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What is Wi-Fi 6E ?

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Wi-Fi 6E Powering 'wireless-first' Access

In April 2020 the Federal Communications Commission (FCC) announced the opening of the 6 GHz band for Wi-Fi and other unlicensed uses. This announcement is a good thing, and arguably one of the best things to happen in Wi-Fi since Wi-Fi 6 and Orthogonal Frequency-Division Multiple Access (OFDMA) came about. For some perspective on why this is such a milestone event for Wi-Fi, it should be noted that from its U.S. beginnings in 1985 all the way to the present, Wi-Fi has been granted a total of just 583 MHz of spectrum in both the 2.4 and 5 GHz bands combined. This spectrum accrual took place in multiple separate grants over the years. Wi-Fi has steadily grown in popularity and provides demonstrable economic benefit. Wi-Fi’s capabilities have also grown, and as a result, its use in the 2.4 and 5 GHz bands has reach its limits.

In April 35 ,2020 years into this “experiment in unlicensed use,” a single announcement gave Wi-Fi 1200 MHz of spectrum, more than doubling the current Wi-Fi spectrum allocated in the U.S. The last time Wi-Fi technologies in the U.S. received spectrum from the FCC, it was granted as an experiment in coexistence to align the U.S. channel plans better with other regulatory bodies allowing operations in the U-NII2-c (extended) 5 GHz band. That grant, in 2003, made an additional 240 MHz of spectrum available to Wi-Fi in the U.S. Back then, access points and client devices both required new radios to be able to use this new frequency range. Access points were required to demonstrate an ability to detect and avoid the incumbent user in the band — fixed radar installations. This required implementing Dynamic Frequency Selection (DFS) to ensure that Wi-Fi safely accessed the channels without interfering with existing services.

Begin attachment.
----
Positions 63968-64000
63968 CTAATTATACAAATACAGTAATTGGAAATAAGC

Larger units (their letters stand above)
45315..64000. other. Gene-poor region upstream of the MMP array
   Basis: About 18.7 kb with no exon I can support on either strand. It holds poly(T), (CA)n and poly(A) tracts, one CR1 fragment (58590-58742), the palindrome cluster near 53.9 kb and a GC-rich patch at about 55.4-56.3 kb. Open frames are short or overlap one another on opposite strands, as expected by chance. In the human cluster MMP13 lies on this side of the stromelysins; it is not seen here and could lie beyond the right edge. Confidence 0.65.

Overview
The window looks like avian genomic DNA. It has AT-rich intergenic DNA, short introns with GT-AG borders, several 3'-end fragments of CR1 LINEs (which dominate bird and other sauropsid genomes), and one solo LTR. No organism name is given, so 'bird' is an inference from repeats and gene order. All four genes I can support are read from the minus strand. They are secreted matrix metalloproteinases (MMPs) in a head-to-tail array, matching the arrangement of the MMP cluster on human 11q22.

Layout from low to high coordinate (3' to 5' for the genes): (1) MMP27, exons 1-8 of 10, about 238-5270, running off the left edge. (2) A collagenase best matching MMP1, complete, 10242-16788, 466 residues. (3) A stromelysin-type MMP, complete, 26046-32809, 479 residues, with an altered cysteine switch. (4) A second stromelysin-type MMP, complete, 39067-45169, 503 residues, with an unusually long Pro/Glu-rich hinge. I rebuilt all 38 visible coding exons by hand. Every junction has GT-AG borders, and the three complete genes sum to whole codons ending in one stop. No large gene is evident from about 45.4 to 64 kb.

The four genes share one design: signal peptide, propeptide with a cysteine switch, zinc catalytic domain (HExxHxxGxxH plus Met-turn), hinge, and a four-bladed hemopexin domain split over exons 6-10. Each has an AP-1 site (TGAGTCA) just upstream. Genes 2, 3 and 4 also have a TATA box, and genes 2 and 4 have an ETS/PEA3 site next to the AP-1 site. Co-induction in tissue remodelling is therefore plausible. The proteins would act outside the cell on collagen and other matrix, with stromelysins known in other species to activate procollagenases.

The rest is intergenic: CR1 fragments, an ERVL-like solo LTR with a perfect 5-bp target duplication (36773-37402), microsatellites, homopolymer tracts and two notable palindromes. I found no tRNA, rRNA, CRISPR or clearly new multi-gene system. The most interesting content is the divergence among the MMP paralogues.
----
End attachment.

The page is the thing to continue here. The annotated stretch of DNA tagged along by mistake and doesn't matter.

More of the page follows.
Wi-Fi 6E didn’t just happen overnight, and the solutions it brings have all been studied and largely targeted to solve specific challenges. Wi-Fi has made many advances that have contributed to its growing success over the years. Much as Wi-Fi 6 was created to solve some of the issues inherent with Wi-Fi 1 through 5 operations, Wi-Fi 6E will now implement spectrum rules that favor better Wi-Fi operations. This is the first new spectrum granted for Wi-Fi in the U.S. since the 802.11a (Wi-Fi 3) days. The Wi-Fi 6E specification was designed and implemented to remove the spectrum obstacles that have prevented users from taking advantage of some of the coolest features in Wi-Fi (such as 80 and 160 MHz channels).